Awardee Interviews | 1994 Albert Nerken Award - Interview

Hajime Ishimaru

History Interview


1994 Albert Nerken Award Winner

October, 1994

ISHIMARU: This is a great honor I have received as a scientist. I would like to thank my many colleagues, too numerous to mention. My special thank go to Professor Tetsuji Nishikawa, the former Director of KEK, and Professor Yoshitaka Kimura, our vice-director, to whom I am eternally grateful for the encouragement to continue advancing the state of the art here at KEK. 

I would like to relate to you my experiences with AVS. In 1978, I published my first JVST paper, but without any considerable work or support from my colleagues. The colliding accelerator machines, such as SPEAR, used a chamber made of aluminum alloy, and flanges made of stainless steel. Since stainless steel flanges cannot be joined directly with an aluminum alloy chamber, I decided to develop the technology for metal seal joining using aluminum alloy. After assembling and testing an aluminum alloy flange with metal seal gaskets available at that time, it was found that the pressure scratches which formed on the seal area of the gasket made an inferior seal over some time. I was then directed to an aluminum super-alloy, 2219-T87, which was being used in space technology. At that time, this alloy was not a Japanese industry standard but was receiving American standard listing. Using this alloy when testing the flanges, pressure scratches on the gasket were eliminated. 

During this period, I wore my uniform and safety shoes while taking a catnap on my sofa bed in the laboratory. [Chuckles] Days and nights began to blend together. I even drew a set of eyes on my eye mask so I could claim that I was awake while I slept! I finally completed my research and made a presentation at the Japanese Symposium on Accelerator Science, but without much response. I then decided to submit my research to the Journal of Vacuum Science and Technology. At that time, a vacuum specialist from CERN, Dr. Alastair Mathewson, was visiting KEK. I asked him to read my article before submission to the Journal. Not only did he not express much interest, he questioned the vacuum seal material. 

However, the article was published, and a Japanese professor stopped me in the hallway and warned me that I was tarnishing the laboratory's name by submitting false material. [Laughs] After the paper was published, I received over 100 request reprints! A year later, in 1979, I received an award, the best Shop Note, from the AVS. This was my first award, but I was not able to attend the Award Ceremony in New York due to budget constraints. Later, I received the award certificate in the mail. Since I was unfamiliar with the specific award, I consulted a vacuum specialist in Japan, and he had never heard of this particular award, either! I think Japanese vacuum scientists were unfamiliar with the AVS at that time. In 1984, I attended an AVS meeting here in Boston for the first time. An AVS Honorary Membership recipient, Dr. Manfred Kaminsky, came to the KEK and invited me to talk at that meeting.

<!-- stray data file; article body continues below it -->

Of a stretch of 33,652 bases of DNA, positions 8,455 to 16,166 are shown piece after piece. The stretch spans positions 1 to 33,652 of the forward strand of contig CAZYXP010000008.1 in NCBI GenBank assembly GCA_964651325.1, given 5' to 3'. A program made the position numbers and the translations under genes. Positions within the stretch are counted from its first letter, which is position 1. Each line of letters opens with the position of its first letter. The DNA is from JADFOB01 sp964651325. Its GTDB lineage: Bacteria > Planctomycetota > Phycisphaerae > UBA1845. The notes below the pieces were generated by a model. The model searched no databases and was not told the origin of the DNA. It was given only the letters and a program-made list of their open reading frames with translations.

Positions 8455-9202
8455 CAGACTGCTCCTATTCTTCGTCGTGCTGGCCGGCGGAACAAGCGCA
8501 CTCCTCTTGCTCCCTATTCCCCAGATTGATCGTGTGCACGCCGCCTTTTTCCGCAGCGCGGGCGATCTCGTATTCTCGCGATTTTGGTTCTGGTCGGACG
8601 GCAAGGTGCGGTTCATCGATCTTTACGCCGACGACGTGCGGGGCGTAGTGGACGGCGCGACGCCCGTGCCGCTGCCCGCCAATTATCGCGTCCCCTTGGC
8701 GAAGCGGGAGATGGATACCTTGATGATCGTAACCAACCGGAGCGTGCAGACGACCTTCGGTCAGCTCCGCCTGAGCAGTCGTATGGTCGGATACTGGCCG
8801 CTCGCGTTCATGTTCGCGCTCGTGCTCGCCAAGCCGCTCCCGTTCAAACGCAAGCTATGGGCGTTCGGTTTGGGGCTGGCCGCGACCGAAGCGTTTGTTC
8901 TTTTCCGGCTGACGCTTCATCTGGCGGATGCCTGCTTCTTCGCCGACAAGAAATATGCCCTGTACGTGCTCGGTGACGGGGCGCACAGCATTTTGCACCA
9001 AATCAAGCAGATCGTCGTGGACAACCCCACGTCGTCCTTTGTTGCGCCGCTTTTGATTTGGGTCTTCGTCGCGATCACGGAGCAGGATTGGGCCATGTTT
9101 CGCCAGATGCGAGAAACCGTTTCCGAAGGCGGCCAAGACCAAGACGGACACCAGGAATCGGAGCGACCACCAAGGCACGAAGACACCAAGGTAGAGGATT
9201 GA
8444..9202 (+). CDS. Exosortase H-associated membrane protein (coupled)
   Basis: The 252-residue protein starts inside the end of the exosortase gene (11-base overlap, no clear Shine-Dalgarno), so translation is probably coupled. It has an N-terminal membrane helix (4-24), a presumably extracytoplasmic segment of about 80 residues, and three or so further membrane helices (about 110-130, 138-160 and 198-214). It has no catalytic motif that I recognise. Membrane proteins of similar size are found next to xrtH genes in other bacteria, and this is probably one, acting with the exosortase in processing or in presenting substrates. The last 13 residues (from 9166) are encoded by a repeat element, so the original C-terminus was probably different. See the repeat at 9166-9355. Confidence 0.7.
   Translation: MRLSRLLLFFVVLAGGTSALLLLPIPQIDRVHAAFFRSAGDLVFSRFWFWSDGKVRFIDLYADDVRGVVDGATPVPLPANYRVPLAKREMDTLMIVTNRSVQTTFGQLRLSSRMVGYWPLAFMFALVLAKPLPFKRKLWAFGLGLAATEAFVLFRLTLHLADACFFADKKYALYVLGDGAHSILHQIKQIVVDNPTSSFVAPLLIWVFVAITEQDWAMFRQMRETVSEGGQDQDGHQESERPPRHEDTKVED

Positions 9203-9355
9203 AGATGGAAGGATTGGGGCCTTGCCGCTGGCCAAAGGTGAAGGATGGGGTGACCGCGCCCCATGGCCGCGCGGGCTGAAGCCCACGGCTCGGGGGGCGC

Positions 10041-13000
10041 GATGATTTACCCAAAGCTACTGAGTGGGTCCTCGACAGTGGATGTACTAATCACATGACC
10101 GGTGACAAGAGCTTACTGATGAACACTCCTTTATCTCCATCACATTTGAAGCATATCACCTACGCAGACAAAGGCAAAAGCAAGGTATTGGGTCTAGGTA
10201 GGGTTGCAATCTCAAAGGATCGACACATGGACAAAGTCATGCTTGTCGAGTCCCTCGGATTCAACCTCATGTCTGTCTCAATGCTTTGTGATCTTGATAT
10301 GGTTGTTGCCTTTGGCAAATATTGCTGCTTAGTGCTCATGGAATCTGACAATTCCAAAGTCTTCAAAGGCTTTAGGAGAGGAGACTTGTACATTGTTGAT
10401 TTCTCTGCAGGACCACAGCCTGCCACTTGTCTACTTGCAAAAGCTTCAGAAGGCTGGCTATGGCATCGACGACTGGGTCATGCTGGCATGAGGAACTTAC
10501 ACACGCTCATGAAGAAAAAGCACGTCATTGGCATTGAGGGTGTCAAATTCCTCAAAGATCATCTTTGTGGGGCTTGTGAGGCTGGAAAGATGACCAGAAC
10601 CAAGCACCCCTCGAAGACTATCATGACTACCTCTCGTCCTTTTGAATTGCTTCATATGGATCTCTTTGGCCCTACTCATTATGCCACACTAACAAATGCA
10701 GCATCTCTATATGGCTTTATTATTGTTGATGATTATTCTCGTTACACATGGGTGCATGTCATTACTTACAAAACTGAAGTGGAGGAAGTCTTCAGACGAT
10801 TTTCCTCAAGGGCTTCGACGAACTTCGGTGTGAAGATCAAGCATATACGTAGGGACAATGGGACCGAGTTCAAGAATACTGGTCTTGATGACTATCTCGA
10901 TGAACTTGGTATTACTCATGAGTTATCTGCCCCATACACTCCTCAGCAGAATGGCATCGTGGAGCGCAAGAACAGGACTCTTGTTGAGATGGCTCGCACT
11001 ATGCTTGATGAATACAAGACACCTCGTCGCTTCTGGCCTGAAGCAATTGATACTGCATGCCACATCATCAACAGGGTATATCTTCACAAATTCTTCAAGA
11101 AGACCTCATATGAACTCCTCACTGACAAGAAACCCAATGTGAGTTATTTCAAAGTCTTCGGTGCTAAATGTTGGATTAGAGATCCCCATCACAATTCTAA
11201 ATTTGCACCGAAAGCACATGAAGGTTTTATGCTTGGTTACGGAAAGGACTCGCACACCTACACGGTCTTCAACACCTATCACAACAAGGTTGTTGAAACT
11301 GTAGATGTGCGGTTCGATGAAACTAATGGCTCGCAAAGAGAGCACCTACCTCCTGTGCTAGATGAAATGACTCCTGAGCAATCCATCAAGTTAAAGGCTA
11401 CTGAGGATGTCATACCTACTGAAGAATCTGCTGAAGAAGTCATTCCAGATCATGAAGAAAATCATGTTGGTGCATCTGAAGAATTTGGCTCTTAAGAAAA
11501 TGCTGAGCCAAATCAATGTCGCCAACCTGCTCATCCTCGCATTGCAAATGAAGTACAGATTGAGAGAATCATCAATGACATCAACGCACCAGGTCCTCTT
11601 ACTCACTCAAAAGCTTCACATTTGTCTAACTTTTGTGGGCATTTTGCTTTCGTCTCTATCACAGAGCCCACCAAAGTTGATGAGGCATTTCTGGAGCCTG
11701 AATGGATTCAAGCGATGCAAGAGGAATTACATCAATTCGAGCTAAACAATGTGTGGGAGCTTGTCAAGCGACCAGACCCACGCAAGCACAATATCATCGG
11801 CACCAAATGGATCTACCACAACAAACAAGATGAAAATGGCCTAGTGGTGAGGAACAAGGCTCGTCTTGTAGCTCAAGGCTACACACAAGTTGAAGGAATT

The following year, I brought my wife to this meeting which was held at the Boston Sheraton Hotel. My wife and I had a previous meeting with Professor T. Takagi, who is famous for his work in ion engineering. He explained that, in America, the more successful you become, the more freedom you obtain. He told me, "Work hard, and you will be awarded with various luxuries such as private jets and a stretch limousine." These words left a strong impression for me. I took my wife on the private airplane piloted by Mr. Kurt Lesker, president of Kurt Lesker Company, but I found the turbulence to be unbearable! Since then, I haven't missed a single year in attending, or presenting a talk at, the AVS. 

While visiting all of the finest research institutes, including later in Japan, I soon had a nickname: "Aluminum" Ishimaru. This caught up on me. My good friend, Dr. Oswald Groebner from CERN, asked me how I would write aluminum in Japanese kanji characters. When I replied that there weren't any kanji characters for the word aluminum, a Taiwanese professor, Yuen-Chung Liu, now Director of SRRC, said that that wasn't true. He wrote the appropriate kanji character. And then Groebner said he wanted to change my name from "Ishimaru" to "Alumaru"; "ishi" means "the stone". However, "Aluminum Ishimaru" is much better! A letter from Dr. Ralph Niemann, Argonne National Laboratory, addressed to "Alumaru" reached my mailbox without any problem!

In closing, I would like to thank the AVS Albert Nerken Award Nomination Committee for selecting me to receive the 1994 Albert Nerken Award. I appreciate Dr. Fred Dylla for his recommendation. Thank you very much.

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